This chapter — from the book Negotiating Gender Expertise in Environment and Development — reflects on the challenges of assiduously working for bringing gender in, and keeping it central, to the realms of environmental science, capacity-building activities and policy engagement.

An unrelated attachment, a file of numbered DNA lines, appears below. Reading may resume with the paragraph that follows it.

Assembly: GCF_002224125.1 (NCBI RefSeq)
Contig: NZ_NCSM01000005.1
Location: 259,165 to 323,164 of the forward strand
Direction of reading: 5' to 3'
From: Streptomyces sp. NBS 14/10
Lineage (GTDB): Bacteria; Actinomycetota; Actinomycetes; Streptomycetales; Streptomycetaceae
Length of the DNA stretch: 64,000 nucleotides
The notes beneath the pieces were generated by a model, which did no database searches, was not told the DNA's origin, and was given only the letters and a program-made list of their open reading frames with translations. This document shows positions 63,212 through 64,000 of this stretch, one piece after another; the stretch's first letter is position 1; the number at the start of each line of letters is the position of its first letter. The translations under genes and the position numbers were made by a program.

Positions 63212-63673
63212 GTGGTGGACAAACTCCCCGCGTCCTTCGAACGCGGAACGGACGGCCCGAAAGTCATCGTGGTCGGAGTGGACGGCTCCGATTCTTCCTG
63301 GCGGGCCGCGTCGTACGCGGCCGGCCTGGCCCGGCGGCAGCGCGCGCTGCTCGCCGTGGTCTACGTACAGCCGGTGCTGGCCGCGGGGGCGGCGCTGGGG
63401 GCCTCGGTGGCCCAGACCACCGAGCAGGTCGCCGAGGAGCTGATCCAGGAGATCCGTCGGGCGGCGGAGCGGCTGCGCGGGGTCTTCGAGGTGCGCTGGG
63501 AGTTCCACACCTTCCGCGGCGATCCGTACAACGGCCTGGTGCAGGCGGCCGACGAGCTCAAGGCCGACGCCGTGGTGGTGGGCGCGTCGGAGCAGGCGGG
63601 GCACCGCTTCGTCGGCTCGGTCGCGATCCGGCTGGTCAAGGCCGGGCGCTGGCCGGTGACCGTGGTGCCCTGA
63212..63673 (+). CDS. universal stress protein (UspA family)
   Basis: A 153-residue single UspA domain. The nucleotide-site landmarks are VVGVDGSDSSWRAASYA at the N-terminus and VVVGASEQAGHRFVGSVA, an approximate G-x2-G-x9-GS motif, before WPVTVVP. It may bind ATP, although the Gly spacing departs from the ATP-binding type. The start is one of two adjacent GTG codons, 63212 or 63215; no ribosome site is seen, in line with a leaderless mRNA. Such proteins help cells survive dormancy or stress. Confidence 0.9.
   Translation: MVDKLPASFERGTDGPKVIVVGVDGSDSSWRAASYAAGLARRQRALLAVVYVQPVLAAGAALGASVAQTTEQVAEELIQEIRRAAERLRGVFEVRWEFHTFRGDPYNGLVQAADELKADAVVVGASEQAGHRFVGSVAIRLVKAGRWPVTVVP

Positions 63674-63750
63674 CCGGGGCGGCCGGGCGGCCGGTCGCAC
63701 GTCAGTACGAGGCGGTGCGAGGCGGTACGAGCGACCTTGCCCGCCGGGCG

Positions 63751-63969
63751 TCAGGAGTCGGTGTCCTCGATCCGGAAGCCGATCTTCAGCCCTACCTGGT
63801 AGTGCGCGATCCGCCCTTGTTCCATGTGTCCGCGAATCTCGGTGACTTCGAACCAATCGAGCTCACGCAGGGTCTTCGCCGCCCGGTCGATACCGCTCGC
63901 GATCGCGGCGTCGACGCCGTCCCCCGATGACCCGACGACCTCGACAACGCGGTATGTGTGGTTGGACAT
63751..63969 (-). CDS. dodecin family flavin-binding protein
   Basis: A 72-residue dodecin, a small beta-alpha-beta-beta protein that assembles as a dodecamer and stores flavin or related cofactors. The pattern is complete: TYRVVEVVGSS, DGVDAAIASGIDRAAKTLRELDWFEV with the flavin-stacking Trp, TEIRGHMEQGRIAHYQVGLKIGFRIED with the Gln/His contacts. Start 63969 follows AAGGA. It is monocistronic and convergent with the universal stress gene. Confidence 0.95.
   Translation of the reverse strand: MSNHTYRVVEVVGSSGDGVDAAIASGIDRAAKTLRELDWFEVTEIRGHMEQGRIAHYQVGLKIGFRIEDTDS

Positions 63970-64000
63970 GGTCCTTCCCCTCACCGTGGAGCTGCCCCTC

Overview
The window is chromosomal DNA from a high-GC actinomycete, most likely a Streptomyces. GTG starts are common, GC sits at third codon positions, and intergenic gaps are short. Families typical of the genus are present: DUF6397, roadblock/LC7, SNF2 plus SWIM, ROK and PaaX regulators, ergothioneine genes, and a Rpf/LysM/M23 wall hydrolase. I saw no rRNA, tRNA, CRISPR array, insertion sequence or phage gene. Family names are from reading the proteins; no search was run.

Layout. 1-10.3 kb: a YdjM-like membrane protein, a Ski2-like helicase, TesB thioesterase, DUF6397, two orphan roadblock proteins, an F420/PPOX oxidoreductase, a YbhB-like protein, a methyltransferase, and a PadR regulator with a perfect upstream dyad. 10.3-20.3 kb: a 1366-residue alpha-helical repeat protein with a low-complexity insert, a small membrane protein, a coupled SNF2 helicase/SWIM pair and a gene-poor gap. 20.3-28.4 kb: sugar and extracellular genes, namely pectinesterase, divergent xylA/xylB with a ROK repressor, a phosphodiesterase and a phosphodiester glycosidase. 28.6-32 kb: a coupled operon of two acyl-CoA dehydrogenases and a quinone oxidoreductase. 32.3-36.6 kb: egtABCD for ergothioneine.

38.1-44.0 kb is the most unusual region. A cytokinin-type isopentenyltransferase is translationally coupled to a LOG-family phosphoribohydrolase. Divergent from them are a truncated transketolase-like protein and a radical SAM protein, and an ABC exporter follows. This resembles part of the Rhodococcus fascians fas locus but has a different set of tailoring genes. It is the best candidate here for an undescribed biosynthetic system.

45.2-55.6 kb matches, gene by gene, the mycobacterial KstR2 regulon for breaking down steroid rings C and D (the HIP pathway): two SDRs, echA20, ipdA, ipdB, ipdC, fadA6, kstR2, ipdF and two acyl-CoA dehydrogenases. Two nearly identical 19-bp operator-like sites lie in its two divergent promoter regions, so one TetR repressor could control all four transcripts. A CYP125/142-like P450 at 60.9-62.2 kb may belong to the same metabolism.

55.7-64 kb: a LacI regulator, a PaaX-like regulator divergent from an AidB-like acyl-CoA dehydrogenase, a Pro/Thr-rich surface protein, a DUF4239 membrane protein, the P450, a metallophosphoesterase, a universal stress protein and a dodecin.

Through a conversation with researchers at SEI — who work in centres across Asia, Europe and the US — the author details multiple challenges at various scales. Such challenges relate to the complexities of “being a woman scientist” and to differing disciplinary and professional backgrounds, as well as to the nature of work that involves navigating encounters between epistemologically masculine fields which often overlook the micro-scale of human and more specifically women’s experiences. The reflections in this chapter are hence rooted in the never-ending dilemmas about self-identifying and being identified as gender professionals, the ontological and epistemological tensions between natural and social science researchers, as well as the politics and practice of gender work in a historically technical, and increasingly managerialist field.
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